ODFapper 0.04 for Django on Unix

I’ve pulled the most common bits out of the Django views where I had rendered ODFs before and have the itty-bitty beginnings of an ODF handling/rendering library started now. “Library” is a bit of a stretch, since its only a few functions and a Bash script, but it abstracts the most mysterious/tedious parts of ODF handling already.

This is just a simple tarball right now. It unpacks like a Django app would, but only contains a copy of odfapper, funcs.py and a templatetags/odf_tags.py. But since we are doing template tag registration you need to include it in your INSTALLED_APPS in settings.py and add a new variable ODFAPPER_PATH which needs to be a string with the absolute path to /your/project/location/odfapper/odfapper. Importing into a views.py (or wherever) that you want to render ODFs in is done with from odfapper.funcs import render_odf, and I go into a bit more detail in the README included in the tarball. At the moment this post and the stuff in README (which is just an expansion of internal notes) is all the documentation.

I’ve got a ton more work I’d like to do on this. If there is any interest I could put a GitHub repo up — but other (paying) work calls to which this isn’t central, so… let me know if this is a direction anyone wants to head in and I’ll keep it going. There are a bajillion tiny things that are not so hard to do that would make ODF handling enormously more intuitive.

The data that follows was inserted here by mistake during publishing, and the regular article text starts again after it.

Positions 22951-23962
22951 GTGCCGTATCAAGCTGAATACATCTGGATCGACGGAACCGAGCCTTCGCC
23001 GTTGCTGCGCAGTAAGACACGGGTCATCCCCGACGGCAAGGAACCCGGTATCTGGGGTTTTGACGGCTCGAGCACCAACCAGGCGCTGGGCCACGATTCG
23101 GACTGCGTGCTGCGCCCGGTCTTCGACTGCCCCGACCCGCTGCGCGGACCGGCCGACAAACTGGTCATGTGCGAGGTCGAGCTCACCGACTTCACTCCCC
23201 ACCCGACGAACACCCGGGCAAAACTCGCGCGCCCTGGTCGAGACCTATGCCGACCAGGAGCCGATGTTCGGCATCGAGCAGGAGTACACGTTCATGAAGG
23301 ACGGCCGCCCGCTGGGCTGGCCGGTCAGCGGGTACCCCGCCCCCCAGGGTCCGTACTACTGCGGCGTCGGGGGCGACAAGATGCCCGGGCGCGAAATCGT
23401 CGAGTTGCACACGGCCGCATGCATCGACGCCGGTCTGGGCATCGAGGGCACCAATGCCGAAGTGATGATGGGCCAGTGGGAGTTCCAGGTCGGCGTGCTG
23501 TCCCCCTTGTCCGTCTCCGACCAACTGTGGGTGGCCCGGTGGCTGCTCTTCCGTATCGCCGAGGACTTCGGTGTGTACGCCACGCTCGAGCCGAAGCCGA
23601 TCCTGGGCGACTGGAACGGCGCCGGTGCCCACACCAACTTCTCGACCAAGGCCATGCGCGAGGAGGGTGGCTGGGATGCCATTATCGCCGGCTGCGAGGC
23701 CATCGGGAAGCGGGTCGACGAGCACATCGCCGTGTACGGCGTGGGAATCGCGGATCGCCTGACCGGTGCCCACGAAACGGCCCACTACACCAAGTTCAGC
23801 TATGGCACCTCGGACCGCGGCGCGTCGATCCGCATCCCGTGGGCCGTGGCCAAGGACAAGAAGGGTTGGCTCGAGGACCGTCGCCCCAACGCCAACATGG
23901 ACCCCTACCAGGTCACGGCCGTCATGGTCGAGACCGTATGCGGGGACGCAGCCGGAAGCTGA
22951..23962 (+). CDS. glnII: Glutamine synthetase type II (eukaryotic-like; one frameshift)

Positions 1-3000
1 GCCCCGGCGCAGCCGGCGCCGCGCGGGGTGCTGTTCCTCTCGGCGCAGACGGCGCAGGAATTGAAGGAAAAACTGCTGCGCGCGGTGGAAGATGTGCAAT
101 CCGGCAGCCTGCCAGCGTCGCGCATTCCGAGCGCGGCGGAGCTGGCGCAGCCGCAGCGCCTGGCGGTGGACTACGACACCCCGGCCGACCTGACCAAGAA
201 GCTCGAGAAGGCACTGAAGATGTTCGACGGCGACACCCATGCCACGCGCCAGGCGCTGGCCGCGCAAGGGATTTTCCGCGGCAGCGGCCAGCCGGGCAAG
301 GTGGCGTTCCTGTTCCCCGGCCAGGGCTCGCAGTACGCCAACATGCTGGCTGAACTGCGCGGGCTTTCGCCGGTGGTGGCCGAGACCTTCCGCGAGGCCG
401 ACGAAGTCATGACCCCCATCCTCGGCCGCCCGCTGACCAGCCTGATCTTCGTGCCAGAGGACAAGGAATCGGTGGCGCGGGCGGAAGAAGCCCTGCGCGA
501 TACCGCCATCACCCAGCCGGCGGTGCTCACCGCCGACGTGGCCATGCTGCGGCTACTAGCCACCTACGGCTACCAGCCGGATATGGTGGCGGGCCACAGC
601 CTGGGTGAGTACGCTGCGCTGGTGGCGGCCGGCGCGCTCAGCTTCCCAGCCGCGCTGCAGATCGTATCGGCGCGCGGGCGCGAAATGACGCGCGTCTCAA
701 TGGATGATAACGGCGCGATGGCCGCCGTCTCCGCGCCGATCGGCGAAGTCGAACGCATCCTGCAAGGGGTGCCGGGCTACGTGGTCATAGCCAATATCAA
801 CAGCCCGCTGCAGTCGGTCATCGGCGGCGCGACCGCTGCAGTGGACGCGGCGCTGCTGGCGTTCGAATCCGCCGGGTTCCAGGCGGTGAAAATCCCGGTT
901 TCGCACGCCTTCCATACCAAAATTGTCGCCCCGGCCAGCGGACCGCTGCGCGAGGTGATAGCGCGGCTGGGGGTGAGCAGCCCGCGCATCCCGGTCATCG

Link to 0.04 archive: odfapper_django-0.04.bz2
Link to just the shell update: odfapper-0.04.bz2

It bears mentioning that this is tested against Django 1.4, but not 1.5 yet. Unless the template loader classes have changed a lot then this should still work fine anyway, though.

3 thoughts on “ODFapper 0.04 for Django on Unix

  1. Because:
    1. It doesn’t do half what I wish it did — and I don’t have time to extend it properly just now.
    2. General interest. Its only been downloaded a few hundred times since I posted it, and only three other developers have contacted me about using it in their sites.
    3. Documentation about ODF as a format family would be ultimately more useful for template authors than focusing time on a GitHub project.

    #3 is a cop-out.
    #1 probably is too.

  2. Pretty simple, but I see where you’re going. Any movement on this? In particular, any movement in the direction of pulling the pack/unpack into a Python script or maybe doing everything in via zipfile instead? Maybe there is some reason that isn’t a good idea? If users could somehow prepare their own docs and load them in a way that is convenient for the site developer this would really be awesome.

    And seriously, GitHub? Or some place? Copouts. wtf

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